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The following line is from a Halo 2 teaser (female voice at around 1:11, the link is to 1:05):

Admiral, tell your men to hold their positions. Reinforcements are on the spoke.

The only definition I know of and the only one Google is turning up is the typical tire/wheel spokes, but I don't see how that fits in the sentence. What does "on the spoke" mean?

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3 Answers

up vote 9 down vote accepted

Knowing next to nothing about Halo, is the Spoke a place, perhaps? I don't have any audio here at work to check the teaser.

Edit: Aha! Following the link to the transcript, it's clear that the action is taking place on a Ring Habitat, a wheel-shaped space station. The tradition in SF is to use the same nomenclature for Ring Habitats as you would for a wheel, so the outer rim is connected to the central hub by spokes. "Reinforcements are on the spoke" therefore means "Master Chief is on (in?) the (a?) corridor between centre and the edge."

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But the attack and view in the video is Earth, which, is not a ring-habitat like the rest of the halos in the game. –  Omar Oct 22 '10 at 0:20
    
IIRC, the games on earth are near the Mabossi Space Elevator. Spoke might refer to it. –  TechZen May 8 at 4:55
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I would rather go with "reinforcements are on the spot", but pronounced with a weird accent making it sound like "on the spoke".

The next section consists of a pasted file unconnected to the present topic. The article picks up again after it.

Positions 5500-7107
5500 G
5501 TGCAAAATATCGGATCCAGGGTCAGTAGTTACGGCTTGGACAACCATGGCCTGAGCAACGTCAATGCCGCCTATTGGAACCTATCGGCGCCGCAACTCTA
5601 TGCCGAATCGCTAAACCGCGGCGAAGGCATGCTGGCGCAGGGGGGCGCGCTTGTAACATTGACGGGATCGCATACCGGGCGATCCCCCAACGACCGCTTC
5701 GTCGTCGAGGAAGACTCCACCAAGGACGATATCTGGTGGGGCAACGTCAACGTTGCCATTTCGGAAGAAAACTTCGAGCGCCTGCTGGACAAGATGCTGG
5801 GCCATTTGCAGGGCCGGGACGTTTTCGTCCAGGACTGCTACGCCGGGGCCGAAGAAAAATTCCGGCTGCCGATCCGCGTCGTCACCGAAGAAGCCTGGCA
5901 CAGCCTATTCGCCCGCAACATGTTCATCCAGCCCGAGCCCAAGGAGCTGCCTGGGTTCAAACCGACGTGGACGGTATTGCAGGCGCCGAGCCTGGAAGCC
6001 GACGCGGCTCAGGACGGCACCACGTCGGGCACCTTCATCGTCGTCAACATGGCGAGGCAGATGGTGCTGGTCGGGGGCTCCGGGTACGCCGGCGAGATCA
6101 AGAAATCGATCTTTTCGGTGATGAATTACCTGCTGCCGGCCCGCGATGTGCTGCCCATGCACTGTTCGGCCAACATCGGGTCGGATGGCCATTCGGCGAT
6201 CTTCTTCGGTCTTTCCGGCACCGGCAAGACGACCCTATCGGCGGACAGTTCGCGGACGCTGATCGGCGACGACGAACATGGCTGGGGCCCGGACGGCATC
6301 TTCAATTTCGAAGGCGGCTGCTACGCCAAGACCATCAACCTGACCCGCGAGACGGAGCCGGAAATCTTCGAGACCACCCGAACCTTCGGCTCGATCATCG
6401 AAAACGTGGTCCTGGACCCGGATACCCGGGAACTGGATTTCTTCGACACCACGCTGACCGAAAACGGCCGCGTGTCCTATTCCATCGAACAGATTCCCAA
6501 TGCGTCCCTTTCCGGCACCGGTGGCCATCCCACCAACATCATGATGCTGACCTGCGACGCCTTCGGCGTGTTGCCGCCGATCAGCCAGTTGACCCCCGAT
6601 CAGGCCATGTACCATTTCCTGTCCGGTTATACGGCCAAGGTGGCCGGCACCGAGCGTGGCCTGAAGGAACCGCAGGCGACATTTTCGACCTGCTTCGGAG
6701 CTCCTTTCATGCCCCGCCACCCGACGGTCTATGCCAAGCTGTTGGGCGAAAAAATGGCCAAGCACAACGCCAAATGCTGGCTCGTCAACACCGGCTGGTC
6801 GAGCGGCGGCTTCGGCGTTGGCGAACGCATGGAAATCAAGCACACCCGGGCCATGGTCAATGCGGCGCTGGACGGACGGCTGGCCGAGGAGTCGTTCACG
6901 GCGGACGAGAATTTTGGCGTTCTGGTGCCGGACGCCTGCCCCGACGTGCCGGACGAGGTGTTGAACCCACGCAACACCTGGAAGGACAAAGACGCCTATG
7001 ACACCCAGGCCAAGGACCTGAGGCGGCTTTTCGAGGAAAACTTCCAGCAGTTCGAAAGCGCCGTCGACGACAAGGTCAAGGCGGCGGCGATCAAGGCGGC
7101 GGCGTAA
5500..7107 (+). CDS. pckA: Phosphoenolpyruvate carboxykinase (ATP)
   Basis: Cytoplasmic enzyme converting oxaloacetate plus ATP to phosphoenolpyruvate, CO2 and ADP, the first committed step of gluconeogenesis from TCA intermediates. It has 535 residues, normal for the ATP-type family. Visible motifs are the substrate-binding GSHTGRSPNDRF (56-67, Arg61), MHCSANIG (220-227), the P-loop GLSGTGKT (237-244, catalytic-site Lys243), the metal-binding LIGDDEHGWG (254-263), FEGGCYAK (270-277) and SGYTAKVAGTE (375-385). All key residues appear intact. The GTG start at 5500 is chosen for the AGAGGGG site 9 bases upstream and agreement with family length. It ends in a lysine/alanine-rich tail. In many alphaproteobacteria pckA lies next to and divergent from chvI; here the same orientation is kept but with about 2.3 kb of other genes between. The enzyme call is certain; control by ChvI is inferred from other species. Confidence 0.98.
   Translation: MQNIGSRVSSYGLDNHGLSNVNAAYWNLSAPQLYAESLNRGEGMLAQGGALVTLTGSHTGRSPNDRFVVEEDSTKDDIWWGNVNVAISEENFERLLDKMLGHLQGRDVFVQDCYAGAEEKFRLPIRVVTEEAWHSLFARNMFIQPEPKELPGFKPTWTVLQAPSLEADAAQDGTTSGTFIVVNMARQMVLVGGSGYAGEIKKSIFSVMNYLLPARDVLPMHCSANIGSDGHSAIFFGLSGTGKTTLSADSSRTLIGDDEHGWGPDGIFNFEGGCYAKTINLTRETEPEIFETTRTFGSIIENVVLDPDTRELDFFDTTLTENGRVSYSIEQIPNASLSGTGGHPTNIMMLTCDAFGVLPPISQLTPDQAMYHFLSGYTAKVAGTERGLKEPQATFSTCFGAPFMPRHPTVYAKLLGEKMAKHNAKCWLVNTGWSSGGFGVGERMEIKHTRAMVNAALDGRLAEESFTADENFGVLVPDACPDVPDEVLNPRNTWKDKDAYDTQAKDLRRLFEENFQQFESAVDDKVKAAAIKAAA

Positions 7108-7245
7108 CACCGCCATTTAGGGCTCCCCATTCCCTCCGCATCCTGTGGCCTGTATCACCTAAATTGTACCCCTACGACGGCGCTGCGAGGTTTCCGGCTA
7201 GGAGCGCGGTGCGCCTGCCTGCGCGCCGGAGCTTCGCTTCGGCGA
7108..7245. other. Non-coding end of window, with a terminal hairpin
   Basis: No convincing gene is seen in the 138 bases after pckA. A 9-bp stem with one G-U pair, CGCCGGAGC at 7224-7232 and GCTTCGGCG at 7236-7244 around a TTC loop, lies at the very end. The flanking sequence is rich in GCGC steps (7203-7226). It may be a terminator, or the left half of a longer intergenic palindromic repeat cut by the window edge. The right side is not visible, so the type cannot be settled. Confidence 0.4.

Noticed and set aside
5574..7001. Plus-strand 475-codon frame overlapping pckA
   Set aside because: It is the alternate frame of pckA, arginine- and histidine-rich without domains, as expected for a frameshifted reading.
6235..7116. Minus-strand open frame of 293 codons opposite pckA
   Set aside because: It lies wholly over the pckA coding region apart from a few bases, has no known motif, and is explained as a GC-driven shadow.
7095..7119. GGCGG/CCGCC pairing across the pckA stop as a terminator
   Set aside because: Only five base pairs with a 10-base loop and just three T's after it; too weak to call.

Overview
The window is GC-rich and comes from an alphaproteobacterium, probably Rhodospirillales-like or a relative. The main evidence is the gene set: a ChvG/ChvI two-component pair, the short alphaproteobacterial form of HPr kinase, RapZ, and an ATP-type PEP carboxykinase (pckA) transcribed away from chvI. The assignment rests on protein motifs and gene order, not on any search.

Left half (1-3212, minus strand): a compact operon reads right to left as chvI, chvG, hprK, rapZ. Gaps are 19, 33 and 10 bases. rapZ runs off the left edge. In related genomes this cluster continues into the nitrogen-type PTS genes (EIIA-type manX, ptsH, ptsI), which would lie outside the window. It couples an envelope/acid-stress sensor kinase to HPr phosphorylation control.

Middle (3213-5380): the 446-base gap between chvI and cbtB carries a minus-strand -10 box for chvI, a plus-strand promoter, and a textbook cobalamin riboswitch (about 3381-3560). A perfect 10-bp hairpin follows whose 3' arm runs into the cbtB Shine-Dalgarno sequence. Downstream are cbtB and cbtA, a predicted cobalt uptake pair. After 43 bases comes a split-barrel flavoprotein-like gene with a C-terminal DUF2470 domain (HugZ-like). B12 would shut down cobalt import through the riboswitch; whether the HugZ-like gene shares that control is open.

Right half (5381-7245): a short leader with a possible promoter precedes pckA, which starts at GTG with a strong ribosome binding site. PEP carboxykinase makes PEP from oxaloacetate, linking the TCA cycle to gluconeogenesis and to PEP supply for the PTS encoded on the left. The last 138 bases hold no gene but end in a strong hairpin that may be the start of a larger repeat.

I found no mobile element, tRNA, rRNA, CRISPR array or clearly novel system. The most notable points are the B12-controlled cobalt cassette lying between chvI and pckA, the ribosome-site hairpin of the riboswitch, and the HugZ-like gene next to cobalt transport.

"on the spot" would fit with the current situation, which calls for reinforcements:

  • right here ("on the spot")
  • right now ("right away", again "on the spot")
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Interesting, but from more search, I found a few sources that quote it as "spoke". halo.wikia.com/wiki/Halo_2_Announcement_Trailer –  Omar Oct 21 '10 at 14:38
    
@Baddie: sure, I have found several as well, but I didn't find those re-transcriptions very conclusive. –  VonC Oct 21 '10 at 14:52
    
After coming home from work (where I have no sound, just as Rhodri) and having listened to the video, I am inclined to say that the lady speaks rather impeccable English, and the /k/ is rather clearly articulated. –  RegDwigнt Oct 21 '10 at 18:32
    
@RegDwight: I didn't had the audio as well, and I agree with you. –  VonC Oct 21 '10 at 19:37
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"On the spoke" means "on the way".

"Wheeling around" or "wheeling in" is what they used to call folding the flanks in on a battlefield. Being "on the spoke" refers to the "wheeling in" of the flanks.

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Do you have any sources? –  simchona Aug 19 '11 at 2:36
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